How Do You Get To Broadway?

Broadway is coming alive more and more each day as it does this time of year.  As we head towards the opening of ‘da track’ I can see an uptick in activity both on the street, and by city maintenance crews primping the visible parts of the town so it’s ready for visitors.  Time to get the flowers right, fix the streets, and make sure the homeless population is fully aware that Broadway is off-limits.

When I take break at work I like to look out on Broadway.  I can see the many changes that have occurred over the years as I lament for the days when Cecil Myrie would strum his banjo in on a bench in front of the parking lot that is now The Washington building.  This is before street musicians needed a permit.  I wonder if the Jehovah’s witnesses need a sidewalk permit to set up in their various spots on Broadway.

Speaking of The Washington Building, my long-time friend and former sous chef at both The Wine Bar and The Merry Monk Dan Chessare will be opening a Jewish-style Deli called Saratoga’s Broadway Deli sometime in July.  It’s always difficult to give a specific starting date due to the number of moving parts involved with opening a food service establishment.

I can certainly vouch for his dedication and experience.  Before working with me at The Wine Bar he did 9 years at Scallions, so you can trust he knows how to make a sandwich.  He’s been working hard on perfecting his breads, and I am confident this will be a much-needed place Downtown.  A good quality sandwich is hard to come by.

Look for his place behind Kilwin’s in the Washington building at 420 Broadway. Also enter through Northshire Bookstore. See you there.

How does Godzilla win every time?  Fixed?

While walking around Broadway recently with Stella and Tate I was coerced into one of those over-priced dog places because the kids wanted to go in and see the $27 Red Sox tee-shirt for a dog.  You know the place, the one with its sidewalk sign further from the building than the city ordinance allows.  Anyway, the children wanted to buy some dog treats that are $12.95 per pound which is more than I paid for Prime NY strip loins for the last menu.  I decided on the half-pound minimum and watched as the clerk added the selected peanut butter flavor into a bowl sitting upon a scale not approved and certified by the Saratoga County Bureau of Weights and Measures.  As a chef I’m pretty good at weights (not lifting).  After she poured the scant number of treats into a bag I knew it was light, so I observed as she replaced the bowl to the scale and noticed that it was not on zero.  I mentioned it to her and she removed the bowl and showed me that it was.  I let her know that I was not buying the bowl and I like the scale set with the bowl on it.  After she doubled the quantity of tasty dog biscuits I wondered how many times she had sold that bowl.

I do love dogs.

Well, another change to Broadway on the way is the arrival of Pig and Whistle.  Looking at menu from their Burnt Hills location on-line on can see an attempt to inject an Irish theme by having a having a couple of Irish standbys and putting Guinness in their French onion soup and BBQ sauces. I understand they plan on employing 40-50 people.  I could not imagine the task of trying to hire that many cooks, servers, barkeeps, and dishwashers in Saratoga that time of the year.  Finding one or two is problematic enough.  I would worry that all the good ones are taken by then.  The “complete cosmetic makeover” should take only two to three weeks, unlike the several month makeover for the new Cantina done by Bonaccio, the largest construction outfit in Saratoga.  I suppose we all have a different concept of complete makeover.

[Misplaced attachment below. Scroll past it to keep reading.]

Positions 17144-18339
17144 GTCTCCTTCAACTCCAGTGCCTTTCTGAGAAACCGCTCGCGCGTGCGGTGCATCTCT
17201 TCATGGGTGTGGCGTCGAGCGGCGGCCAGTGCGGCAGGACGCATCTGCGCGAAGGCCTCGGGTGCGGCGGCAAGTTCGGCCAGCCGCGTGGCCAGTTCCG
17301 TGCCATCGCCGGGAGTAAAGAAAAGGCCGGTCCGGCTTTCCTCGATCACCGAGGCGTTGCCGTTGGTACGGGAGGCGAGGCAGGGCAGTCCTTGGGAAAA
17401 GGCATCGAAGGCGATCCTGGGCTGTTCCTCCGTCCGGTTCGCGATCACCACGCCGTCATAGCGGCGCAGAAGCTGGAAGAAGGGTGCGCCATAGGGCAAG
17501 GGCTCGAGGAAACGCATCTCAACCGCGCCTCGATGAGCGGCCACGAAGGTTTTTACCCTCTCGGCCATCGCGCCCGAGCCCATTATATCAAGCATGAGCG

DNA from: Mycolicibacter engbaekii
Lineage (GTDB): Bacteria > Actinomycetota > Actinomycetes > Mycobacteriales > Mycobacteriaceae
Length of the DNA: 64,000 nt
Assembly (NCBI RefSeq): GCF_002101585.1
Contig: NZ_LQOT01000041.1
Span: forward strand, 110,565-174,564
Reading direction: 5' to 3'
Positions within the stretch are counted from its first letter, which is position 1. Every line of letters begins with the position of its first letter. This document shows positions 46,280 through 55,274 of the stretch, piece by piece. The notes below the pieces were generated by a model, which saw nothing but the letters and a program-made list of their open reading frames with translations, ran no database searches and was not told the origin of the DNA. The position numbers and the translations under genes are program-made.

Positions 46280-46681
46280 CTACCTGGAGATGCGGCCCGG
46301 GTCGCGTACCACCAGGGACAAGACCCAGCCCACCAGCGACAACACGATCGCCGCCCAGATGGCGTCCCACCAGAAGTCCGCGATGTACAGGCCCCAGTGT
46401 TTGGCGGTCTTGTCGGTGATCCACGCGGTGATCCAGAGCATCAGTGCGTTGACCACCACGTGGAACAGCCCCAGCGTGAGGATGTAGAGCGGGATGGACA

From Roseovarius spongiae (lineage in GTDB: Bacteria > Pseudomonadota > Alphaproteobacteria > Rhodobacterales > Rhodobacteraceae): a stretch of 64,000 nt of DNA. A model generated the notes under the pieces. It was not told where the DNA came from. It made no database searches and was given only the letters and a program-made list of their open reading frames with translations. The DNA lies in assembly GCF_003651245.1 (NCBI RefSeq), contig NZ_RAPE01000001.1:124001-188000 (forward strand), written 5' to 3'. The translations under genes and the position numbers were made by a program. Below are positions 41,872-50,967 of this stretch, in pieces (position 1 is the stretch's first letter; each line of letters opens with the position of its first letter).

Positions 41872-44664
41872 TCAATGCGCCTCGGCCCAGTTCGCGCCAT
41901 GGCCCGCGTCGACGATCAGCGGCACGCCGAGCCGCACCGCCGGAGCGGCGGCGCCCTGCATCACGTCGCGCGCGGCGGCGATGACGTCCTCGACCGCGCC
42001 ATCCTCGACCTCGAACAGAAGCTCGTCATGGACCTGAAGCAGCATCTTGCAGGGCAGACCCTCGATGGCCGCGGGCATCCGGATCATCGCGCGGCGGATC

The Saratoga restaurant scene is crowded, it’s competitive, and it’s a gang-rush from the opening of the racing season until the Saturday of the Travers.  Preparation is key, without it the season can be a real learning experience.

I like spending time on Broadway.  I like people watching from a bench where I can ask myself many questions in my head about the many kinds of people I see.  I like watching people try to parallel park their cars into spots big enough for a bus then realize they don’t have the ability and bail on the spot.

Jenn and I got engaged on Broadway.

Remember when Andrew Brindisi would be outside his place like a carnival barker trying to get people to come in?

The greatest thing I have ever seen is a gut parallel park a forty-foot US Foods truck in front of 392 Broadway in order to make a delivery to the Circus Cafe, soon to be Pig and Whistle.

If you’re heading to Broadway this summer look in the mirror before you leave the house as I may be sitting on a bench making fun of your outfit in my head.

Also, remember to be kind to all of the hospitality workers during your visit.  we’re sometimes overwhelmed and giving up a lot of summer activities for your benefit.

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2 thoughts on “How Do You Get To Broadway?

  1. That is good news about the Jewish-style deli. Something we sorely need. That location has been death to two previous food establishments, however. I hope their lease includes prominent signage to get strollers down that alley.

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  2. Looking forward to the deli. My wife and I got engaged on Nelson and I’m pretty sure we ate at The Wine Bar that night. I’m sure we ate there the night of our stayhoneymoon at the Bachelor Mansion. Both long before your tenure.

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